How is the Tri-Valley market changing for buyers and sellers? | |
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How is the Tri-Valley market changing for buyers and sellers?

How is the Tri-Valley market changing for buyers and sellers?

With its wineries, climate, range of employment opportunities and outdoor recreation, the Tri-Valley is a sought-after location to live. This brings competition to the housing market, which was especially true at the beginning of this year.

"Initially, the market was thriving, displaying a stronger level of activity," said Elation Real Estate founder / owner and broker associate Gina Piper.

The higher-end segment of available real estate saw especially strong activity, with many homes selling swiftly, she said. This quickly depleted available inventory.

"The market has started to exhibit a bit of deceleration in its momentum," Piper said.

Inventory levels remain low, which has led to higher competition for available homes, Piper said. Conversely, 30-year fixed mortgage interest rates of about 7% have discouraged or disqualified buyers from qualifying for higher loans, which means the market is slower than it was.

"Despite this, there is still a considerable buyer demand in the area," Piper said. "However, it is anticipated that once rates decrease a bit, there will be a surge in demand, leading to a flood of buyers entering the market once again."

Low inventory and moderate to high buyer demand traditionally lead to what's known as a seller's market, or a market that favors sellers because competition leads to buyers offering more money and favorable terms to make their offer more appealing.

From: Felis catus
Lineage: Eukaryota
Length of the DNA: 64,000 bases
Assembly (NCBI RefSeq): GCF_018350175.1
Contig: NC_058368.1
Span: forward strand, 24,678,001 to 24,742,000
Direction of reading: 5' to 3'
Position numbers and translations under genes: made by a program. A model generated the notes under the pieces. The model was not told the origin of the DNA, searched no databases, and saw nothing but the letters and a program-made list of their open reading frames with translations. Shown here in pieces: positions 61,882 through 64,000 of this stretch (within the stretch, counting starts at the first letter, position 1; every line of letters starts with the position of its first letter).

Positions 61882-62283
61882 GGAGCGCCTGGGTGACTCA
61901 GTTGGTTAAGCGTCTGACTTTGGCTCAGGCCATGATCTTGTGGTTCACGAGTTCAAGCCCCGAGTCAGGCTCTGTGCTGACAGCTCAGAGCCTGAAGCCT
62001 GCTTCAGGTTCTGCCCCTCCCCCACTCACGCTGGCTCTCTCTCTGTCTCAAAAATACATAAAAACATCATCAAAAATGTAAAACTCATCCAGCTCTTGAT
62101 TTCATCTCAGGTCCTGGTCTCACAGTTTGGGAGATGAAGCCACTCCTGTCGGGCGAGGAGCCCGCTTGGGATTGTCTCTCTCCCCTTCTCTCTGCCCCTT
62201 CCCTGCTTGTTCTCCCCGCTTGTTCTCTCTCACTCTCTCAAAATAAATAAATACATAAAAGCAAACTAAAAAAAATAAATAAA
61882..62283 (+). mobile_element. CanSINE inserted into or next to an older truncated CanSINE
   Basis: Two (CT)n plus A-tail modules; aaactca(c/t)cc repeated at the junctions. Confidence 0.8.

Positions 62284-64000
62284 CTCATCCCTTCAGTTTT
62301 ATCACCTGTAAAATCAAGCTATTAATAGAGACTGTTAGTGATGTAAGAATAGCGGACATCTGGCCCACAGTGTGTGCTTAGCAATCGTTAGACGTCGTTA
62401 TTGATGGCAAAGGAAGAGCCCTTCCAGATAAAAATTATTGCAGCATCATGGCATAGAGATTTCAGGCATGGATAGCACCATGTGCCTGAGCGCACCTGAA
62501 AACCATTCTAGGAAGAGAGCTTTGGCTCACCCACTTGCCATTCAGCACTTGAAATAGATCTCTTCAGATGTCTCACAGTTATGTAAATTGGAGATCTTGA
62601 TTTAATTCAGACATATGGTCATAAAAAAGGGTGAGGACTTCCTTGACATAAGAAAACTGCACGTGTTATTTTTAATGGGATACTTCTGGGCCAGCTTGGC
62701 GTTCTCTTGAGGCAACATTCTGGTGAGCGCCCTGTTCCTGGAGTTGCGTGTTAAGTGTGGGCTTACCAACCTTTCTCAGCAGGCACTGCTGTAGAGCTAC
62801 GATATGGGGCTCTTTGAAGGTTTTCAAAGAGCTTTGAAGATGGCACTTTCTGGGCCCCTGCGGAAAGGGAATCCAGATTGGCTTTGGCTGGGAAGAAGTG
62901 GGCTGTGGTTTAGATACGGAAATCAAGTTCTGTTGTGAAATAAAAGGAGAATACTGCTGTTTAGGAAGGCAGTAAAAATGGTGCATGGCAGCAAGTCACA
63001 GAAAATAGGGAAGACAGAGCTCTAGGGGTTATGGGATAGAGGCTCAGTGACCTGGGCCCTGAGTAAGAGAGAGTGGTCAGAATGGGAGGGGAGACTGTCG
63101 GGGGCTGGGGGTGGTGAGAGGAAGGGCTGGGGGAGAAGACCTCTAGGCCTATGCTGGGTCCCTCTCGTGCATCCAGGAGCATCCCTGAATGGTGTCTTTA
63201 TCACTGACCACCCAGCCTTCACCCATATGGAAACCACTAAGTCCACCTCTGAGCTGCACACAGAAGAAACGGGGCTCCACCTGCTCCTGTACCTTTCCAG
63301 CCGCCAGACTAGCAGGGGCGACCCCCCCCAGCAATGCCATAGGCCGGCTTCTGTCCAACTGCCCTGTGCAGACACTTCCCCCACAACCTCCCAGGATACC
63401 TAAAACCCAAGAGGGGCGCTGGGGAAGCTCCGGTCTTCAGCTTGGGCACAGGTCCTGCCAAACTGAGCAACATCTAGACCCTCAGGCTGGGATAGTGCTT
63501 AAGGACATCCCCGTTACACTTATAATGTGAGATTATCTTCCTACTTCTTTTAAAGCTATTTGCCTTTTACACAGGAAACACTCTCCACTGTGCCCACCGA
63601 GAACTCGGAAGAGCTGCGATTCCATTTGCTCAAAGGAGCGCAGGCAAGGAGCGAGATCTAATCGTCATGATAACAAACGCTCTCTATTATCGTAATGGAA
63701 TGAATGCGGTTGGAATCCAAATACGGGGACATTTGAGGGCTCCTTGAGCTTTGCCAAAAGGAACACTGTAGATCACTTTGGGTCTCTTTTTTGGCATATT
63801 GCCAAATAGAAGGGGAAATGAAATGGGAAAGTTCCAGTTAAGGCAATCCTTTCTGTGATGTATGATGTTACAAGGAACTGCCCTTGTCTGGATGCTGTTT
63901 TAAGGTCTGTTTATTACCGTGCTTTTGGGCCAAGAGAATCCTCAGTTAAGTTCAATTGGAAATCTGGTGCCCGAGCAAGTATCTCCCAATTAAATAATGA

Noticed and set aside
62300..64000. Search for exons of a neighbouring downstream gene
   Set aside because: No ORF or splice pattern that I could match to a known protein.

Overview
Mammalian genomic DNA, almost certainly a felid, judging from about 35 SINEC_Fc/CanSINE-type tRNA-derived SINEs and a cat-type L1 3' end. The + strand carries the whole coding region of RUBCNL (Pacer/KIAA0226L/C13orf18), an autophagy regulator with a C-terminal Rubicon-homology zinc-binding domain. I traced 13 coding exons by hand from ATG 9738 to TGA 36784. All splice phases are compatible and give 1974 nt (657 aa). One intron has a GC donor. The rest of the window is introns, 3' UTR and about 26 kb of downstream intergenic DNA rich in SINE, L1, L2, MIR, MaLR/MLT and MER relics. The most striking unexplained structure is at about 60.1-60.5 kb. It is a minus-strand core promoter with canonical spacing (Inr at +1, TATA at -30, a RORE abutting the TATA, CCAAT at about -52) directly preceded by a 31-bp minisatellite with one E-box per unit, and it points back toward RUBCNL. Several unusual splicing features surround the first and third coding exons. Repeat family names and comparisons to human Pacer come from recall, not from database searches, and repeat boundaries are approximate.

"A well-priced home that is presented attractively and effectively marketed stands a good chance of finding interested buyers," Piper said. "The demand for homes remains higher than the available supply, leading to a scarcity in the market."

Despite this good news for Tri-Valley homeowners looking to sell, interest rates have become a sticking point for sellers and buyers alike, with many adopting a "wait-and-see" approach, as they hope interest rates decline by year's end, Piper said. This strategy has its drawbacks, though.

"The number of buyers waiting for interest rates to decrease is a concern of mine," Piper said. "This delay may lead to an influx of buyers entering the market once rates do come down. Consequently, the increased competition among buyers would likely lead to even more multiple offers on homes and subsequently drive prices significantly higher."

While this sounds like a catch-22 — either buy at a low price with high interest rates now or at a high price with low interest rates later — Piper said there is another strategy available to buyers.

"It may be more advantageous to secure a home and purchase price at present, and then explore refinancing options when interest rates decrease," she said.

Although it comes with closing costs, refinancing allows homeowners to renegotiate loan terms to establish a new interest rate, draw on their equity or start over with a 30-year loan on a lower amount to reduce monthly payments.

"This approach enables buyers to establish themselves in the market and potentially benefit from a lower rate in the future, while avoiding potential price escalation caused by increased buyer activity."

Elation Real Estate with offices in Pleasanton and Danville, offers a "boutique feel with world-class results." With more than 30 years buying and selling homes in the Tri-Valley, the Elation team guides new and experienced home buyers and sellers through every step of the process.